Texas Supreme Court Aims to Overturn Ordinance Protecting Houston Residents from Discrimination

By Adam Polaski • July 24, 2015 • 3:50 pm

Today, July 24, the Texas Supreme Court issued a blow to the Houston Equal Rights Ordinance (HERO) Act, an ordinance passed in 2014 that protects people in Houston from discrimination based on sexual orientation, gender identity, military service, sex, race, ethnicity, age, marital status, disability, and other categories. The court ruled that the Houston City Council must either repeal the HERO Act or put the ordinance on the ballot for a November 2015 vote. The Court also immediately suspended enforcement of the HERO Act.


The ruling comes three months after a state district court judge found that HERO opponents failed to gather enough valid signatures to qualify for a repeal referendum.

Freedom for All Americans campaign manager Matt McTighe issued the following statement:

“It’s disturbing that the Texas Supreme Court is moving so aggressively to halt enforcement of an ordinance that protects so many people. This isn’t just an ordinance that protects LGBT people – it also covers discrimination based on military service, sex, race, ethnicity, age, marital status and disability, among others.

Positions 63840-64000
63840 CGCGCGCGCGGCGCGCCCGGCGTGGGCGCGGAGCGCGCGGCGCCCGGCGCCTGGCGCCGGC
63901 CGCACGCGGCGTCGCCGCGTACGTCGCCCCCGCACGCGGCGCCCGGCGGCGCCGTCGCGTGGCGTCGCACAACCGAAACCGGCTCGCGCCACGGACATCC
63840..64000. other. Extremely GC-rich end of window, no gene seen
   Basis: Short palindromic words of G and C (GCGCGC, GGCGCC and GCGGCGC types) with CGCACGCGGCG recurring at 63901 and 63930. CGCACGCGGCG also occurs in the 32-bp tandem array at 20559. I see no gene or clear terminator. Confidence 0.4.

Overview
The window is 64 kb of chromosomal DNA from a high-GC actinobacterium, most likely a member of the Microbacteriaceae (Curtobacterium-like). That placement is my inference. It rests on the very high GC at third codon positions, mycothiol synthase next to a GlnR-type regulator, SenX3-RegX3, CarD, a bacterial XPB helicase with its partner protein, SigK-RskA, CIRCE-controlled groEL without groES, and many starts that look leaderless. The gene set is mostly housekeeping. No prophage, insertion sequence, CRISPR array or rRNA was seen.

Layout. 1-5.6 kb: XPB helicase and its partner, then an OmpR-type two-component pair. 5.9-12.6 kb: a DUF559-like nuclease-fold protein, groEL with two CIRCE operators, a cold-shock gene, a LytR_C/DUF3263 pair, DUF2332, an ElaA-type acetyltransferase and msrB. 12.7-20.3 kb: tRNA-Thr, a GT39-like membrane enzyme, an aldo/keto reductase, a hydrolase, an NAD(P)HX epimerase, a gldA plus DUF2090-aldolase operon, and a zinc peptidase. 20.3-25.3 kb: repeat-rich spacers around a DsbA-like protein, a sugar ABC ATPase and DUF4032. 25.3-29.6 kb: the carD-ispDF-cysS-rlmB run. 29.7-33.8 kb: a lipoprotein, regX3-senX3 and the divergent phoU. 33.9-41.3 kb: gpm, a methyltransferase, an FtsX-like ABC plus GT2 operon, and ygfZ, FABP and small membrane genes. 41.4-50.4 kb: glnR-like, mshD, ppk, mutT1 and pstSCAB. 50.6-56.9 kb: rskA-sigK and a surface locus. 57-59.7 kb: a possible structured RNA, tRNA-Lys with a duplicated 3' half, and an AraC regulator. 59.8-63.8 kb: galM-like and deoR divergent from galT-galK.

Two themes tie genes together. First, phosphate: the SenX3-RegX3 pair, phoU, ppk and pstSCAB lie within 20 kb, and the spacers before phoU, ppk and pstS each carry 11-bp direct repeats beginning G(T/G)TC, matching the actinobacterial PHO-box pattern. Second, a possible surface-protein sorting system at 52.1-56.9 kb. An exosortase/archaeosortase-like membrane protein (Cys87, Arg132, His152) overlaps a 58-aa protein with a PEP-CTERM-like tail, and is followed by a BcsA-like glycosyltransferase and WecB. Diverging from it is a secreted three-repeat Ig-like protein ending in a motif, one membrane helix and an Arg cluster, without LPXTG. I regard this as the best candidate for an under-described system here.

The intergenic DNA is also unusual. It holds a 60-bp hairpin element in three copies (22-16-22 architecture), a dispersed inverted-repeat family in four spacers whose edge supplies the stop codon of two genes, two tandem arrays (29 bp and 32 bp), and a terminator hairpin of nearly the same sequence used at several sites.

He continued: “At a time when so many Americans – Republicans foremost among them – are coming together to support nondiscrimination protections for LGBT people, the Texas Supreme Court is setting a dangerous precedent. The Houston City Council is elected by the people, and last year the Council voted in favor of these protections. The Texas Supreme Court should respect that vote and not endanger countless Houstonians.”

Freedom for All Americans also joined the American Civil Liberties Union of Texas, Equality Texas, Texas Freedom Network, Texas Wins, Human Rights Campaign and Lambda Legal in speaking out against today’s order from the Texas Supreme Court. The group of organizations noted in a statement:

“HERO embodies Houston values, and we are confident that the voters will uphold it should it end up on the ballot this fall. The fact that enforcement of the ordinance has been suspended, despite it being passed by the City Council, places at risk Houstonians who deserve to be treated with dignity and respect. HERO currently protects 15 different classes, including sex, race, color, ethnicity, national origin, age, familial status, marital status, military status, religion, disability, sexual orientation, genetic information, gender identity and pregnancy—in employment, housing and public accommodations.

The statement continues: “Houston cannot afford to be the one of the largest, most culturally diverse and business-friendly cities in the nation without comprehensive anti-discrimination protections. Discrimination is bad for business. But we believe Houston voters will agree that everyone who lives in and visits this great city has the right to be free from discriminatory and unequal treatment.” 

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